Here are seven pictures captured in Boseong, South Korea with a Mamiya RZ67 / Sekor 110mm lens F2.8 ( hands down the sharpest lens I’ve used ). Due to the failing light, I had to push the film one stop in order to get faster shutter speeds and not suffer from camera shake. The film used here was Fuji Provia 400x slide film. I’d only pushed black and white and color negative film before, never slide, but this particular label certainly works. I’d be interested in seeing it pushed even further. The tones and colors of slide films are simply superb.
I shoot with a lot of analog cameras. After much trial and error, I can usually estimate the shutter speed / aperture without metering in many lighting conditions. Color negative and black and white films are pretty forgiving if off by a stop or so. Even if I make a bit of a mistake, I’m likely to still get a printable or scannable negative. When shooting slide films, however, one’s metering should be spot on. Overexposed slides have a tendency to get bleached out, while underexposed slides tend to look washed out or faded. With the Mamiya and the seven photos above, I used a free light meter smart phone app. It’s pretty nifty, nowhere near as sophisticated or expensive as a proper light meter ( you can’t beat free ) but it definitely works in a pinch. I feel only one of the portraits of Frank up above came out too dark. That’s because I purposefully under exposed the shot by one stop because I wanted to double expose it – two underexposed shots on one frame of film equals a properly exposed photograph. Well, I pressed the multiple exposure switch on the Mamiya but I must have done something wrong. The shutter wouldn’t fire twice, so I had to advance the film to the next frame. I went ahead and tried again, leading to the double exposure seen above.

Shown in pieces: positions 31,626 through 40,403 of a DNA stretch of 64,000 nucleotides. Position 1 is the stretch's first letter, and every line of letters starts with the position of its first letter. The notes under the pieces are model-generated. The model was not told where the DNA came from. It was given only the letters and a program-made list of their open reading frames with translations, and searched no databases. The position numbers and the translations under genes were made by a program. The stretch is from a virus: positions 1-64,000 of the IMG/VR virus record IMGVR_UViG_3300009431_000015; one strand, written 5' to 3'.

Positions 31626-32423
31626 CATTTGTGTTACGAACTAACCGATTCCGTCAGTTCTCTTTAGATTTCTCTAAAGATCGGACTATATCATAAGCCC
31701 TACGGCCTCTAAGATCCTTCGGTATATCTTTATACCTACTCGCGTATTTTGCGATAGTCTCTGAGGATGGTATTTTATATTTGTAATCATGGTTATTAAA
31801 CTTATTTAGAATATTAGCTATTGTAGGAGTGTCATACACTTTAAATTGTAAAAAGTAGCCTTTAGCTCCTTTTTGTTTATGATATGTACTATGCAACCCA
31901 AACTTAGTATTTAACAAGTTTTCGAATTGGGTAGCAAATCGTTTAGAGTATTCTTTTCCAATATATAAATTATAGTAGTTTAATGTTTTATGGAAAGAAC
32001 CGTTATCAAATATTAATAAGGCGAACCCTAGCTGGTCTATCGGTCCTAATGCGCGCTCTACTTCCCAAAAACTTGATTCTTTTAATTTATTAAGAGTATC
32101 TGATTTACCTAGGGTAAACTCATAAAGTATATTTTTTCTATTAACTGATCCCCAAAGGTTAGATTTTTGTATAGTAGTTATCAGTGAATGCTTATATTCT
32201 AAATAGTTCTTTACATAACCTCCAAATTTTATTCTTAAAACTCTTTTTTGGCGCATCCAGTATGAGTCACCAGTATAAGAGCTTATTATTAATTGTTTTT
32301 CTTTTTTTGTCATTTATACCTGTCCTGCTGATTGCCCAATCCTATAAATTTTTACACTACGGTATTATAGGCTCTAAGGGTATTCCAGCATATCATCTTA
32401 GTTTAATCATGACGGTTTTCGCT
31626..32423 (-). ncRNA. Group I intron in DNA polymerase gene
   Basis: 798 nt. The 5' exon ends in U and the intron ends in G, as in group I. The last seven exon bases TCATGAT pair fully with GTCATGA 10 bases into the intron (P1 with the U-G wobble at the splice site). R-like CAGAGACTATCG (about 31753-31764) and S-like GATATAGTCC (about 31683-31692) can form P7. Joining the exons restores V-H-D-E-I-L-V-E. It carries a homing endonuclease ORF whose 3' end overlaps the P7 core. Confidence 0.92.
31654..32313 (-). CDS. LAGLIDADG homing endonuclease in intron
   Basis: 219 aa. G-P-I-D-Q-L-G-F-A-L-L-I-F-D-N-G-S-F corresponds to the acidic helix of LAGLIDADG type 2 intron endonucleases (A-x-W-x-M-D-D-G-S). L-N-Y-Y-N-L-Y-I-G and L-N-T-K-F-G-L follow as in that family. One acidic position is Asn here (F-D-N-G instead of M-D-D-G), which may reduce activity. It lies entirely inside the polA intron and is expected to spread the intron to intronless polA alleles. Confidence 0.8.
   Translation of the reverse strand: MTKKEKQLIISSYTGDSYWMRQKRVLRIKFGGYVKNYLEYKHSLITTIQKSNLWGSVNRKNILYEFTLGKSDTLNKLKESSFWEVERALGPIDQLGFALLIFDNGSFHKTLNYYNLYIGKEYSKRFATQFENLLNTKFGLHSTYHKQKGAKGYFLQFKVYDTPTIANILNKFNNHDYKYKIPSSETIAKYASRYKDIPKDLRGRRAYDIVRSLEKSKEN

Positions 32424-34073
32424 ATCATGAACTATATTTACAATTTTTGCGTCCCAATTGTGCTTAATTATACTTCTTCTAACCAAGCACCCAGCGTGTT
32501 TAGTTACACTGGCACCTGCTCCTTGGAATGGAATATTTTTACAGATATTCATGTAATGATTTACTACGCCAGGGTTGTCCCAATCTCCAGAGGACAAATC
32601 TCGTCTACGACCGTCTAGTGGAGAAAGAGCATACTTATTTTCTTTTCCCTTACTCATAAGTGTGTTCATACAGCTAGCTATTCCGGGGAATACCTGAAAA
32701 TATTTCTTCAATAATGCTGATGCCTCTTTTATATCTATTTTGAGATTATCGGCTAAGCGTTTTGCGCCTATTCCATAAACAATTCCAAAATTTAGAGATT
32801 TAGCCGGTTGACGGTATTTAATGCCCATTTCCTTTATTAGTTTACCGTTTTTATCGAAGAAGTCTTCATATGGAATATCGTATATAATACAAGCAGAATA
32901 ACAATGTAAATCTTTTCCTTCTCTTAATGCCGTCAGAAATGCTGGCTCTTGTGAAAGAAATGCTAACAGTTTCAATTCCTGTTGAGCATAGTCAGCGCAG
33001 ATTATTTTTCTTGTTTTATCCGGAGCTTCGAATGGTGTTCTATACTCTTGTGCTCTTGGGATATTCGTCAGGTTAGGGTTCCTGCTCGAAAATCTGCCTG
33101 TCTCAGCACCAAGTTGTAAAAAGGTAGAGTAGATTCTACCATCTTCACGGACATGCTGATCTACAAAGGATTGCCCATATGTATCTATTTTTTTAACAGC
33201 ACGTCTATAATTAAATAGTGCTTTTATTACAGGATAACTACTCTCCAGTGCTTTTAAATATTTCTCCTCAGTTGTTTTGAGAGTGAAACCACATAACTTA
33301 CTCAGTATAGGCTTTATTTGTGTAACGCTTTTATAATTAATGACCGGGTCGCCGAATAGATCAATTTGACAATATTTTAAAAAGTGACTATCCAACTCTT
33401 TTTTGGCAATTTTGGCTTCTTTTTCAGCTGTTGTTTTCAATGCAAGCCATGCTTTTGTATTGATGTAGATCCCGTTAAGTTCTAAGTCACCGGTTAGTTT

I took another slide photograph at the same location sometime back. Only that time I used a pinhole camera and neutral density filter to capture the movement of the bamboo trees swaying the wind. You can check that one out here. I’m quite fond of that photograph, and I hope you are too : ) Please enjoy the photos of this post for now! I captured them with a Mamiya RZ67 on Fuji Provia 400x slide film, e6 processed, and pushed one stop to ISO 800. ©Patrick Bresnahan